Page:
Thursday 11 September 2014

The Rise of Rhizomatism

Darryl Whetter fires a blistering broadside against English departments and their "colonial ownership" of creative writing:
I have taught writing for more than a decade at four Canadian universities and am worried that—with English professors predominantly calling the shots—few Canadian programs teach or even entertain core writerly skills such as social-emotional intelligence; revealing, engaged and accurate dialogue; dramatic tension; comedy; and, most notably, plot. The current practices of our writing programs and funding agencies generally ask writers to be scholars who simply drop the footnotes, while graduate creative writing education in the United States, the United Kingdom and equally post-colonial Australia values the unique fusion of personal and cultural truth available to the creative writer and his or her reader.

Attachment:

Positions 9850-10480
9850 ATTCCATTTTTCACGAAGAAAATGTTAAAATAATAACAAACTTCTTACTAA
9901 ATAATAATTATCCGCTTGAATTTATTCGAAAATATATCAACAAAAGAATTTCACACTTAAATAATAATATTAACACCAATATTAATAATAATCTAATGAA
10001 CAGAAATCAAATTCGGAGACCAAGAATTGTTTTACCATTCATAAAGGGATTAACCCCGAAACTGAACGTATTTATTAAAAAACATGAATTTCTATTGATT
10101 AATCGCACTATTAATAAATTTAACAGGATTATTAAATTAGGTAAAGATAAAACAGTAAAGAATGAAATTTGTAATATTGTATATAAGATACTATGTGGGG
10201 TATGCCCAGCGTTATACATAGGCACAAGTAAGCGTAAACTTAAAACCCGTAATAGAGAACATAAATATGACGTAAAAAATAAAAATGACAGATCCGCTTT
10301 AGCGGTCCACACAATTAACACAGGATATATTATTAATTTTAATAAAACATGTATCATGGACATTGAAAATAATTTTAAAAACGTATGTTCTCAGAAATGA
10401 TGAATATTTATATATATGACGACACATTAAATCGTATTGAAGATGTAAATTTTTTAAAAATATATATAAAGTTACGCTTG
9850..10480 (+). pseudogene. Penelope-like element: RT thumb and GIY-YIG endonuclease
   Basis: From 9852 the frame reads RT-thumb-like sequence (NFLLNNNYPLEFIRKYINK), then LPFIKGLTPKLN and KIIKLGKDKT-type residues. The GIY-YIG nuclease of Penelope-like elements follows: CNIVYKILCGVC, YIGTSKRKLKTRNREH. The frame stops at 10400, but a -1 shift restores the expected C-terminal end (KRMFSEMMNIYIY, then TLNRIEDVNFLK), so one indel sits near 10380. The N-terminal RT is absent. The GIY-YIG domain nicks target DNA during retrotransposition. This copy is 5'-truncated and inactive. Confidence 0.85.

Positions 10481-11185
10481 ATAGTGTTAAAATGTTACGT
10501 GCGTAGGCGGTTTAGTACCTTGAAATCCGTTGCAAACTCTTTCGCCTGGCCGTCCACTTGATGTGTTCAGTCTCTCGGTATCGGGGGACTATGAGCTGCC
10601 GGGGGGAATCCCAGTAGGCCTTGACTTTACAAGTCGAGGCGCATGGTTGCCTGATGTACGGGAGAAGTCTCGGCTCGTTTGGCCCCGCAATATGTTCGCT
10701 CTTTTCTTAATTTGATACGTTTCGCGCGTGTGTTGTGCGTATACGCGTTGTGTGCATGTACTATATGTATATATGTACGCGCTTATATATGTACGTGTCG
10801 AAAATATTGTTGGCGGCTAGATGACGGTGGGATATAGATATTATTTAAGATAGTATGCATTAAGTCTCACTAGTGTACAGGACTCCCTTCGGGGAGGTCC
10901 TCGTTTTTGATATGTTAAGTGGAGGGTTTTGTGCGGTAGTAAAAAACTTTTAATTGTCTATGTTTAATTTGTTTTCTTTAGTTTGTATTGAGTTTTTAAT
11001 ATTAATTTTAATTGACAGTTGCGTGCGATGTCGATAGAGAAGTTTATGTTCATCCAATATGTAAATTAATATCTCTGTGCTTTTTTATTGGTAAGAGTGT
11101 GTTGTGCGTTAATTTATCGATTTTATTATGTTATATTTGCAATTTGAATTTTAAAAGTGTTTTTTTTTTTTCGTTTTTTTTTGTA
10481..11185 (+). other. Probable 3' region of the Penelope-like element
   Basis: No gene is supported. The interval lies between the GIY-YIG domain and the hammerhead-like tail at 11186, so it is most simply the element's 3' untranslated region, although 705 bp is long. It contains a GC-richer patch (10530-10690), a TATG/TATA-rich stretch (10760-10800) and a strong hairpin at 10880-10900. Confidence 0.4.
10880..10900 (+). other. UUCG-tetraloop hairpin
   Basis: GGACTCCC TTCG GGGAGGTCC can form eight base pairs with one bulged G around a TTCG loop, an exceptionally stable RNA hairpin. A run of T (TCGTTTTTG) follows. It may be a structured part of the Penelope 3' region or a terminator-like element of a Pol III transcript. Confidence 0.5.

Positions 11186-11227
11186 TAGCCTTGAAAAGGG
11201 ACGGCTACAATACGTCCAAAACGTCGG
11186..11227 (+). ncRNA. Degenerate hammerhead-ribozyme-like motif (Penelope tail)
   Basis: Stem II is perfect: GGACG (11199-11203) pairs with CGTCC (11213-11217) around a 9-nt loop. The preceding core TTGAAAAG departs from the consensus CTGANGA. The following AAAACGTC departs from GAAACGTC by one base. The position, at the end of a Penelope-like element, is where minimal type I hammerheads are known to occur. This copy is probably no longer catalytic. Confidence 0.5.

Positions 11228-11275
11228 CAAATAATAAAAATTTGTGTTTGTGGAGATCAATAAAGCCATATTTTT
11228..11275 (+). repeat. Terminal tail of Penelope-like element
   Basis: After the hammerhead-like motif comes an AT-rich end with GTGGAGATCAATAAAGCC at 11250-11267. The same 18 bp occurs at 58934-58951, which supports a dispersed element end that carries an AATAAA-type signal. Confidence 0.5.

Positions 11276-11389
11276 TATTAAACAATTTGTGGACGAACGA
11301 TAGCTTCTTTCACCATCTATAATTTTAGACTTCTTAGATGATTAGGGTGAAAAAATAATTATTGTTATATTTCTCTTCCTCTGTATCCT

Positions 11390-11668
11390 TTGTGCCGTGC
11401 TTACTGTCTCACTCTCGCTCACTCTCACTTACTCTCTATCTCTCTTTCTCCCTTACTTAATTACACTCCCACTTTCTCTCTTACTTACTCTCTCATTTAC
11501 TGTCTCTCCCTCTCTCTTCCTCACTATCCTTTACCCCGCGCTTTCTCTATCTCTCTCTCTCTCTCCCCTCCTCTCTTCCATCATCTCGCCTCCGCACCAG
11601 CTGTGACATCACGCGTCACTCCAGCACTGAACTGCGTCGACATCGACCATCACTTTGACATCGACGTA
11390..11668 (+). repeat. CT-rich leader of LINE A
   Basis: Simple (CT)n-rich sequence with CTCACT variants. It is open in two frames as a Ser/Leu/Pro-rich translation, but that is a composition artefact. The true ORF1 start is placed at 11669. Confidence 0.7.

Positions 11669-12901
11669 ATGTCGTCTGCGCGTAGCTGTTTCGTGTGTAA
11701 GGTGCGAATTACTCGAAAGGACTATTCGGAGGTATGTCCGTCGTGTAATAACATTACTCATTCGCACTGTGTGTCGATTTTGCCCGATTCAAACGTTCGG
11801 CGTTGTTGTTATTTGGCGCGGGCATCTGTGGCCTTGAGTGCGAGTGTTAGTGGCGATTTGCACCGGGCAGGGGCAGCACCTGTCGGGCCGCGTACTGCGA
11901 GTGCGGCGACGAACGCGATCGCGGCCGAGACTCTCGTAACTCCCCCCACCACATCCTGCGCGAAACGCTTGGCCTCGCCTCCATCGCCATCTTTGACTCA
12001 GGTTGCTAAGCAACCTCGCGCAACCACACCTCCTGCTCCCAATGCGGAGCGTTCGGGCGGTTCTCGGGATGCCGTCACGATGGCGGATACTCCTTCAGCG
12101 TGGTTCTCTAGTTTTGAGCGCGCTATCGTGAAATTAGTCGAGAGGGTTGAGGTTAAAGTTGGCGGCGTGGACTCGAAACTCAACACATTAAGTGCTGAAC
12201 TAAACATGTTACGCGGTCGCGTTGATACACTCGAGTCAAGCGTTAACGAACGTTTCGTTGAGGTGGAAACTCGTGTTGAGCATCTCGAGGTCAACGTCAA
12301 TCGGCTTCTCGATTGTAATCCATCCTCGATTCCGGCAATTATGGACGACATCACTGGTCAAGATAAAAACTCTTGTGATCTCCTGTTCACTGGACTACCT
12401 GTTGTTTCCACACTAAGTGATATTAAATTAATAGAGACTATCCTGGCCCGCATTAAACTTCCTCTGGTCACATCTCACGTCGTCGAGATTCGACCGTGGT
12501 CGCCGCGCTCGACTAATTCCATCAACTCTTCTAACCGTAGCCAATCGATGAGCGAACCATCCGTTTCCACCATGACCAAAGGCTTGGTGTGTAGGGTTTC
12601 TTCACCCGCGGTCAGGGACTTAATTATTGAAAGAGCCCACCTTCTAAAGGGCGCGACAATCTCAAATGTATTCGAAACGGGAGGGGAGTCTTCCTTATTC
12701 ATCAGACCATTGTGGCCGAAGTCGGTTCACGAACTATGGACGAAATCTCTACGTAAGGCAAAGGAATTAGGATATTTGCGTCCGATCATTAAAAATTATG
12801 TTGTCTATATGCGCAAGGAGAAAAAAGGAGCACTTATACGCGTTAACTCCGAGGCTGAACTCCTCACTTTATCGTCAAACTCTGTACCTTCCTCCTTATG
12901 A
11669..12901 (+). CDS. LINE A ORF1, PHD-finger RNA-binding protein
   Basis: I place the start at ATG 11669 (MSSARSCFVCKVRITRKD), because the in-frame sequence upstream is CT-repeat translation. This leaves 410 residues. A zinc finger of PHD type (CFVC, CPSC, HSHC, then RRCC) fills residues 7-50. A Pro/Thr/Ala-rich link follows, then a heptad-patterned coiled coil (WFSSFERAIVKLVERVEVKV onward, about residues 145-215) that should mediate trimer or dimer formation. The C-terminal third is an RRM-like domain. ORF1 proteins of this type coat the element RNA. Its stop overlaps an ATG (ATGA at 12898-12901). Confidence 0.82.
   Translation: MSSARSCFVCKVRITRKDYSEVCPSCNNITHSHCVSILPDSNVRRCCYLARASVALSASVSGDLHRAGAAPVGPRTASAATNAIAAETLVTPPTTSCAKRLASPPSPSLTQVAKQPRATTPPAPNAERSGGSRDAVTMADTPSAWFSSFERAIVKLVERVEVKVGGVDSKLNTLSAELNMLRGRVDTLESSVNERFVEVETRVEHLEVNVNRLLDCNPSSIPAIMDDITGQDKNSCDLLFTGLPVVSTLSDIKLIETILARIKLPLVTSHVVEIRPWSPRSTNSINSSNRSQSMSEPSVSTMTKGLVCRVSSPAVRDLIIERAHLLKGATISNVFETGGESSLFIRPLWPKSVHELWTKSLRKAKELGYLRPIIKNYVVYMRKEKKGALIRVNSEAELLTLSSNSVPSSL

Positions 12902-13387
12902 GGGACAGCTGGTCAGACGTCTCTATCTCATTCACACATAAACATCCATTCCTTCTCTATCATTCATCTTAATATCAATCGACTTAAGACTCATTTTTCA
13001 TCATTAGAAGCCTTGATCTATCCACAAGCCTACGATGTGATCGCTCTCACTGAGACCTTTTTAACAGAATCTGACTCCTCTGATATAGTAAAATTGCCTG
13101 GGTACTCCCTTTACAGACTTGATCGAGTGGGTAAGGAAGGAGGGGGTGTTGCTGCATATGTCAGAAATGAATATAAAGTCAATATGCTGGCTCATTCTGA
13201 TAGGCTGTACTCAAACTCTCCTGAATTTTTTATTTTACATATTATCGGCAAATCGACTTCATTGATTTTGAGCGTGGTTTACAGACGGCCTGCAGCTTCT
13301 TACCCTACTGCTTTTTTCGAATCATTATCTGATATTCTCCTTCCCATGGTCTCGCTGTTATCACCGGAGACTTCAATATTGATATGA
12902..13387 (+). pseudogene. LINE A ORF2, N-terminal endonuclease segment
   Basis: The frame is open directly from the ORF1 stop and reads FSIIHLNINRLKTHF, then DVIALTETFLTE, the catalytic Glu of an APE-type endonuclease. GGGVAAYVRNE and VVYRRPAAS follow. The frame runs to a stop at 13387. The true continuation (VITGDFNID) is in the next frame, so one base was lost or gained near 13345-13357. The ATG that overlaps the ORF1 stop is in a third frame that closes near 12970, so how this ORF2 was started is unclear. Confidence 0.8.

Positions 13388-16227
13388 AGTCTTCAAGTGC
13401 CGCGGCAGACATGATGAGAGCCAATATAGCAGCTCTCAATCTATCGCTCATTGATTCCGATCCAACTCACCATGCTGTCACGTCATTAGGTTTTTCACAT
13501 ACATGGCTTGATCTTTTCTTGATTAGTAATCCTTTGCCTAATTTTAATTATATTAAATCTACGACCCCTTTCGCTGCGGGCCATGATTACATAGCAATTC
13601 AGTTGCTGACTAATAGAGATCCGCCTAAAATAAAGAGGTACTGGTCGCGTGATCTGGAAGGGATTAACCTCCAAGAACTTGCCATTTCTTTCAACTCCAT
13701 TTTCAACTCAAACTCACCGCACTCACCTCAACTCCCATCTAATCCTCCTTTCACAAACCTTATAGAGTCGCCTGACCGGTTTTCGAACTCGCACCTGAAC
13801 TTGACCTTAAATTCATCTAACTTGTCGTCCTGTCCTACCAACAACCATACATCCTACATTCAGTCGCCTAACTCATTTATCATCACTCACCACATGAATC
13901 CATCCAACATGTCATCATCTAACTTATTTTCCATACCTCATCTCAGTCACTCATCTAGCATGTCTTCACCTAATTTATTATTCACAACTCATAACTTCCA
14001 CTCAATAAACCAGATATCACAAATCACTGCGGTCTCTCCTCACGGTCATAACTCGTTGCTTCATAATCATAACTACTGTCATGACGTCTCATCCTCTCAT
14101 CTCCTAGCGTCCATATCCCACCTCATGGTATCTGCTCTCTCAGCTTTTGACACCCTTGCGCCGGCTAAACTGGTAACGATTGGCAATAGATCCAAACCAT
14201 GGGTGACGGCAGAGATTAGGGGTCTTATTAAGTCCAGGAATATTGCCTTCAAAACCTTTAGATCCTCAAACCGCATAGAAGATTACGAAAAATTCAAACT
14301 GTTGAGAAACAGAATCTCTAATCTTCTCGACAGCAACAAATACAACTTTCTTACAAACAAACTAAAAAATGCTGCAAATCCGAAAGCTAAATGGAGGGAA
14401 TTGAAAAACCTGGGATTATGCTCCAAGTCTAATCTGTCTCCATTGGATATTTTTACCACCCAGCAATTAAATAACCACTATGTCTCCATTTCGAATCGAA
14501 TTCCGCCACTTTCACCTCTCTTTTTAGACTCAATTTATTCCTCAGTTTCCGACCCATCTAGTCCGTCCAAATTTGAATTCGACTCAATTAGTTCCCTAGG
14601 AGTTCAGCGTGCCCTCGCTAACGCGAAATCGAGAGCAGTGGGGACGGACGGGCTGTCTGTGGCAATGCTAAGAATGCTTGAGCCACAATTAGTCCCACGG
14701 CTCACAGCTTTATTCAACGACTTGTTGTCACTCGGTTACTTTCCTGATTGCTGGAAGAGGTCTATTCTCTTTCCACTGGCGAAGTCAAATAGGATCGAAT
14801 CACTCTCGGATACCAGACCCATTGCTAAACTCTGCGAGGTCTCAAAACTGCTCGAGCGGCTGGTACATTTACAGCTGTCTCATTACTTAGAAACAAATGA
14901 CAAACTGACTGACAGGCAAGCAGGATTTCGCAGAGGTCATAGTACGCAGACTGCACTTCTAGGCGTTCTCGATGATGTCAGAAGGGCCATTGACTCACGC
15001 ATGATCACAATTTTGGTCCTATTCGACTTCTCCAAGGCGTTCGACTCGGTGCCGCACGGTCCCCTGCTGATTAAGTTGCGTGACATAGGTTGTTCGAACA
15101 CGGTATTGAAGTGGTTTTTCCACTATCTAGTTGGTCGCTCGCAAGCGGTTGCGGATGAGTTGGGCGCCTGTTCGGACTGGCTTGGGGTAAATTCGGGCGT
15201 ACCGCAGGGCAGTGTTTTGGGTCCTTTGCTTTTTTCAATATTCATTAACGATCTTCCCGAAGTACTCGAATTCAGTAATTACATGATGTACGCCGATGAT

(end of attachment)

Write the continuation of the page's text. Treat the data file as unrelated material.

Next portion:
And more:
One can hear the trendy phrase “rhizomatic poetics”—a term, popularized by Deleuzians, that signifies the connection between two points without the burden of beginnings or endings—in any Canadian university English department (including those that offer creative writing); one rarely hears the word “empathy” or, in the context of empathy, the excitement that attends to rhizomatism. We adore the fragmentary but disparage feelings. In Emotional Intelligence: Why It Can Matter More than IQ, Daniel Goleman rightly called social-emotional intelligence “a meta-ability, determining how well we can use whatever other skills we have, including raw intellect.” In a land of methodology, thesis defences, bibliographies and Kenneth Goldsmith’s institutionally celebrated “uncreative writing,” the crucial meta-­ability of emotional intelligence fostered by literature is not meeting its maximum audience. Who would decree that engineers should never actually build a bridge? Canadian English professors.

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